July 18 2018
These women started running later than most but have proven runners of all ages can be successful.
In the hills above the glittering lights of Salt Lake City, Utah, a special band of women gather every morning to run together before the rest of the world wakes up.
After the sun comes up, they lead busy and successful lives as physicians, mothers and business owners, but at 5 a.m., they are runners and each other’s confidants.
“These are my true blue friends,” says 54-year-old Dr. Maryellyn Gilfeather, the founder of the crack-of-dawn trail running group called Slam Runners. “It’s a very positive, wonderful group of women I adore.”
Ten years ago, Gilfeather, a radiologist and mother of two, started an informal group with a few working mothers in her neighborhood, and as word spread among friends and colleagues, more women began tagging along.
Eventually naming themselves Slam Runners, a clever reference to Salt Lake City and the early hour they run—the group meets at 5 a.m. on weekdays and 6:30 a.m. on weekends.
“You are not allowed to not show up because of the weather,” Gilfeather says. “We run in the snow, the rain, in the dark. Sometimes we run with flashlights.”
Such gritty dedication is not for everyone, and over the years, some women have come and gone. These days, the group has about a dozen women who meet regularly for the 5 to 12 mile runs.
“The time of day we run is hard for a lot of people,” Gilfeather acknowledges. “Your alarm clock goes off at 4:30, and it’s pitch black and cold out.”
But for some women, that hour is their only opportunity to run before sending kids off to school, going to work and taking care of their families in the evening.
Dr. Caroline Milne, 50, says knowing that others will always show up has made it easier for her to run consistently.
Not only that, she likes the company of no-nonsense women who are focused and motivated, but also kind and genuine.
“When you are running at 5 (in the morning), nobody is putting make up on, and no one cares what you are wearing,” says Milne, an internal medicine doctor and mother of three. “There is zero competition or one upping.”
The women are eager to learn from each other.
The younger women look to Debra Scott, a 63-year-old mother of three, for wisdom and advice. In return, she learns a thing or two about sports, pop music and medicine.
“Many of them share interesting medical knowledge,” she says. “One is a local film expert, one is an artist, one is a businesswoman in a male-dominated industry. All bring great stories and great insight.”
The intimate bond the women have became especially important to Muffy Mead-Ferro, 58, when she got divorced a few years ago.
“To have them morning after morning through the ups and downs was instrumental in my ability to get through that,” she recalls. “They were the first people to know.”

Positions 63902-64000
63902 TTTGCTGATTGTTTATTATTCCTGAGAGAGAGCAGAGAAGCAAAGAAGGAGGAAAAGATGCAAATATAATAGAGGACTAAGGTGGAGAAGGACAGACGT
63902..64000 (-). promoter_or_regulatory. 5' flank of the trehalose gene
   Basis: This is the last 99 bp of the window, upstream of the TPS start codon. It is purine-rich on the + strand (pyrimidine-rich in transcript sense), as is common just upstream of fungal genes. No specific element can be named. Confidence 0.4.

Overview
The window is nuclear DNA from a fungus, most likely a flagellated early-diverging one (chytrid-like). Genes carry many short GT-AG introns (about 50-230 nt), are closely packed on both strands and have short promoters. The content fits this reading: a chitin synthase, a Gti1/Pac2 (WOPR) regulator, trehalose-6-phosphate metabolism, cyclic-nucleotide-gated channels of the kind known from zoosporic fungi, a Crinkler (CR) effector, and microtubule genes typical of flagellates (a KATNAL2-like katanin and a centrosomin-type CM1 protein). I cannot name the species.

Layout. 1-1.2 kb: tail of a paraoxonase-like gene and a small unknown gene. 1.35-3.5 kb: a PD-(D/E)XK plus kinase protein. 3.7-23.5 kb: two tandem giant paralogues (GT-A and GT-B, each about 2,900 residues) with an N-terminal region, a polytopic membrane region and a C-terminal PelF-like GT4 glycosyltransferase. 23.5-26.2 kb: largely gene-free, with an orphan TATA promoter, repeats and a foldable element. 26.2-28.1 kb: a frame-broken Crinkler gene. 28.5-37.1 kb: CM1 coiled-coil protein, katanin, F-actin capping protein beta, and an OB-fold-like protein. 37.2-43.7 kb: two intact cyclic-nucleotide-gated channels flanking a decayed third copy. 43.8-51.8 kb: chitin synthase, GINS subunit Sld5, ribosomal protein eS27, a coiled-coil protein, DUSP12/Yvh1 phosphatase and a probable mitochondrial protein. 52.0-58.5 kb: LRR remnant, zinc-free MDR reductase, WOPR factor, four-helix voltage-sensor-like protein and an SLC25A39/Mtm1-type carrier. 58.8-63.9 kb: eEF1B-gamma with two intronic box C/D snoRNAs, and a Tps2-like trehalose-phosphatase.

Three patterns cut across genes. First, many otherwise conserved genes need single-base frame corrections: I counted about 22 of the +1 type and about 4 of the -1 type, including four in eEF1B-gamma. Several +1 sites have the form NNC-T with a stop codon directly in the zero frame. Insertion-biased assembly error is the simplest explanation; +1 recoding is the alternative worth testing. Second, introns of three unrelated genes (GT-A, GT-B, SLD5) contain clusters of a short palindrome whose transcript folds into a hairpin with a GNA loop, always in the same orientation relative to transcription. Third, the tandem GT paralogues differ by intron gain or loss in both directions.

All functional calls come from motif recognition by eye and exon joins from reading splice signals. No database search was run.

When they aren’t discussing something serious, the women take time to enjoy the breath-taking views.
“The beauty of the early morning in the foothills above Salt Lake City is amazing,” says Mead-Ferro, an author and food company owner. “We run in the snow. We watch the leaves change, the flowers come out in spring.”
Even after they part ways for the day, the women continue to chat through group text messages, sharing funny stories and making each other laugh.
The crew stays connected electronically, but unlike many running clubs, Slam Runners has no website or social media presence, and it remains a group people learn about only through friends or colleagues.
The women don’t sport matching singlets at races, and the only time they wear group shirts is during their annual Run Over The Tetons, which Gilfeather also created.
Held every Labor Day weekend, the grueling marathon distance hike and jog over the Grand Tetons in Wyoming is the ultimate bonding experience for the women.
After conquering the mountains, they celebrate with a party at Gilfeather’s vacation home.
The women aren’t only focused on having fun for themselves. Many give back to their communities and raise money for various nonprofits, including the Ronald McDonald House in Salt Lake City. When one of them is raising money, the others make sure to contribute.
“I have been so inspired by women in this group,” Milne says. “They have totally elevated who I am as a person.”
As for the future of Slam Runners, the women say they hope to keep running together for as long as they can.
And at least one member hopes a new generation of runners will eventually take the helm.
“My dream would be that maybe our daughters could follow,” Mead-Ferro says. “My daughter is twenty, and she will go out (running) with me. She loves the trails. I want my daughter to understand how sustaining it is and how important it is to have these women friends. You can talk to them about anything, good or bad.”